Posted by: leahbiery | December 1, 2009

Say No to Bottled Water

Beginning today, no bottled water will be allowed to cross the threshold of Sanibel Sea School. We have always discouraged our students from drinking bottled water, but we’ve been known to let it slide in the past. However, we recently reconsidered our lax approach to enforcing the “no bottled water” rule. As an organization, our mission is to promote good stewardship of the ocean, and bottled water is simply bad for the ocean- really bad. And so we must prioritize taking a stand against it.

Bottled water requires enormous amounts of energy to produce and transport – in fact, it takes 2000 times more energy to produce a single bottled water than it does to fill your reusable water bottle from the tap. With oil, gas, and coal as our leading domestic energy sources, an enormous amount of pollution is produced in the bottled water manufacturing process, and chemicals such as mercury, nickel, and benzene end up in the ocean. This poisons marine life and contaminates our seafood. If everyone stopped drinking bottled water, it would remove almost a billion pounds of carbon dioxide from the atmosphere- that’s like taking 100,000 cars off the road. The manufacturing of bottled water also wastes water. It takes up to ten times more water to manufacture a bottle of water than actually ends up in the bottle. The water used in manufacturing must then be treated at a treatment facility, which requires energy and leads to even more pollution.

You may be thinking, “but what if I recycle my bottled water?” Recycling is great for materials like paper and some metals, but the process of heating plastic releases dangerous chemicals into the atmosphere and ocean. And while recycling is not a bad idea, the reality is that 80 to 90 percent of plastic bottles end up in the trash or as litter – that’s about 22 billion bottles per year. If you have ever walked along Sanibel’s shoreline, you’ve seen the battered plastic bottles that frequently wash up on the beach. If your great-great-great grandchildren are in the right place at the right time, they might see the same bottle, because it will still be bobbing around in the sea 500 years from now. It can take a plastic bottle up to 1000 years to decompose, and as the plastic breaks down into smaller pieces, it resembles common food sources for many sea creatures. Sea turtles mistake plastic for jellyfish, and shorebirds mistake it for small invertebrates. These animals often end up on the beach, sick or dead with stomachs full of plastic particles that they are unable to digest. “Synthetic Sea” is an eye-opening short documentary that brings attention to the shocking amount of plastic in the ocean and its effects on marine life.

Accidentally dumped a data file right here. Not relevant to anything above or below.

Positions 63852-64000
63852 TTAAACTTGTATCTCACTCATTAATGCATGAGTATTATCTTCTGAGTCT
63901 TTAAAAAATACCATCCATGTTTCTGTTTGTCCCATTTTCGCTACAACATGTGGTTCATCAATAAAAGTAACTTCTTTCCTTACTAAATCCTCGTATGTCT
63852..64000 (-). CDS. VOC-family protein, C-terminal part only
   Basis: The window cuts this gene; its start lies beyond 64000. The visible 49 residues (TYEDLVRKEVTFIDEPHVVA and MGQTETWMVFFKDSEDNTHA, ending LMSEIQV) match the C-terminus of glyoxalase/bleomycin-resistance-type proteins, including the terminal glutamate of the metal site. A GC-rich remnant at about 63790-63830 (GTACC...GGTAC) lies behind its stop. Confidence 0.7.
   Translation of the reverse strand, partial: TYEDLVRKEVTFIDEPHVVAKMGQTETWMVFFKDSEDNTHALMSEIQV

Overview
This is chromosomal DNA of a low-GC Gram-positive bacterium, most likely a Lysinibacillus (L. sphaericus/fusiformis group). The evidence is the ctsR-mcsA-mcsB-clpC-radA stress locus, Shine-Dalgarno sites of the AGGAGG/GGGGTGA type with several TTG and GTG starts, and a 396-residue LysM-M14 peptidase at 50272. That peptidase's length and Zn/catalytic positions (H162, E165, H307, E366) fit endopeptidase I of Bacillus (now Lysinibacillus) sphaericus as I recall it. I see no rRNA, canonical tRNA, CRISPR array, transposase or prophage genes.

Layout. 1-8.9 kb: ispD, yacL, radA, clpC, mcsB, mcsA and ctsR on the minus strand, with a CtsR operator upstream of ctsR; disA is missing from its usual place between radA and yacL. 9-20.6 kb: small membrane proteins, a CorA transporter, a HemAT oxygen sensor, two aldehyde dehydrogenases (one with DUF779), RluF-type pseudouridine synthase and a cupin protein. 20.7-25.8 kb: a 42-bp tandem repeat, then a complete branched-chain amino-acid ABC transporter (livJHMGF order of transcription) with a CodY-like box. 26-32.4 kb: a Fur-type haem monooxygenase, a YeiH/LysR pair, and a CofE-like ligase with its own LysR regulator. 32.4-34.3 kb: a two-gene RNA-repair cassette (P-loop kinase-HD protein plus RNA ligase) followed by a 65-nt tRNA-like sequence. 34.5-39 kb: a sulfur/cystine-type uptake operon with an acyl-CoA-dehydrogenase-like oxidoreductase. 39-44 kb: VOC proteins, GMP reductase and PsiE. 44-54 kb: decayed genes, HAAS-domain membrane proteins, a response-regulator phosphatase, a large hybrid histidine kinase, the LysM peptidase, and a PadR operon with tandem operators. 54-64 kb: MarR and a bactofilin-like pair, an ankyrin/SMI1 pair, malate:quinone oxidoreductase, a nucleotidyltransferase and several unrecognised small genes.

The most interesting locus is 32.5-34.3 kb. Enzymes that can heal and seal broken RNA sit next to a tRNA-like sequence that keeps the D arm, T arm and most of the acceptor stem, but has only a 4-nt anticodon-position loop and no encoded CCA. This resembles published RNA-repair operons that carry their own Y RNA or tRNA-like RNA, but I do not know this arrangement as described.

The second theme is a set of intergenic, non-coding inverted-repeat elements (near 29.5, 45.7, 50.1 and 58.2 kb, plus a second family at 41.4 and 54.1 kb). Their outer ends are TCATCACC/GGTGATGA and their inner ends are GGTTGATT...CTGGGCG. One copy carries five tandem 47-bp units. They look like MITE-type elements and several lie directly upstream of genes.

Eliminating bottled water from your life is not only good for the environment, it’s good for you. Financially, bottled water is a rip-off, sold at up to 100 times the cost that companies spend to produce it. A gallon of Evian is more than double the price of an expensive gallon of gasoline, so next time you think the oil companies are robbing you, you may want to reconsider. The “Price of a Gallon” website lists other fun comparisons.

From a health standpoint, it is a myth that bottled water is healthier than tap water. Bottled water safety regulations are far less stringent than regulations regarding the tap water that comes out of your sink. In fact, many bottled water companies bottle their product directly from the tap. Studies have found microbes and chemicals in many common brands of bottled water (more info).
Also, the plastic used in bottle manufacturing always leaches small amounts of synthetic chemicals into the water, and the health effects of this have not been closely studied. Your tap water is safe to drink directly from the faucet, but if you can’t stand the taste, a filter can make tap water taste fresh and pure. Just make sure you clean or change your filtering system frequently so harmful bacteria doesn’t grow in it and make you sick.

Next time you’re out shopping, resist the temptation to purchase bottled water, and instead buy stainless steel reusable bottles for the whole family (At SX3, we’re fans of the Klean Kanteen) – it’s a great holiday gift idea! You’ll save the environment, save money, and be healthier. When you stop by the Sea School with your environmentally friendly hydration gear, we will welcome you with open arms and gladly refill your bottle.

Sanibel Sea School’s campaign to eliminate bottled water from our campus is made possible through a partnership with the Plank-DiCarlo Family Foundation and Klean Kanteen. If you do not have a reusable water bottle with you when you visit the Sea School, we offer loaner bottles, or you can purchase a Klean Kanteen and the profits will help us achieve our goal of saving the ocean, one child at a time.

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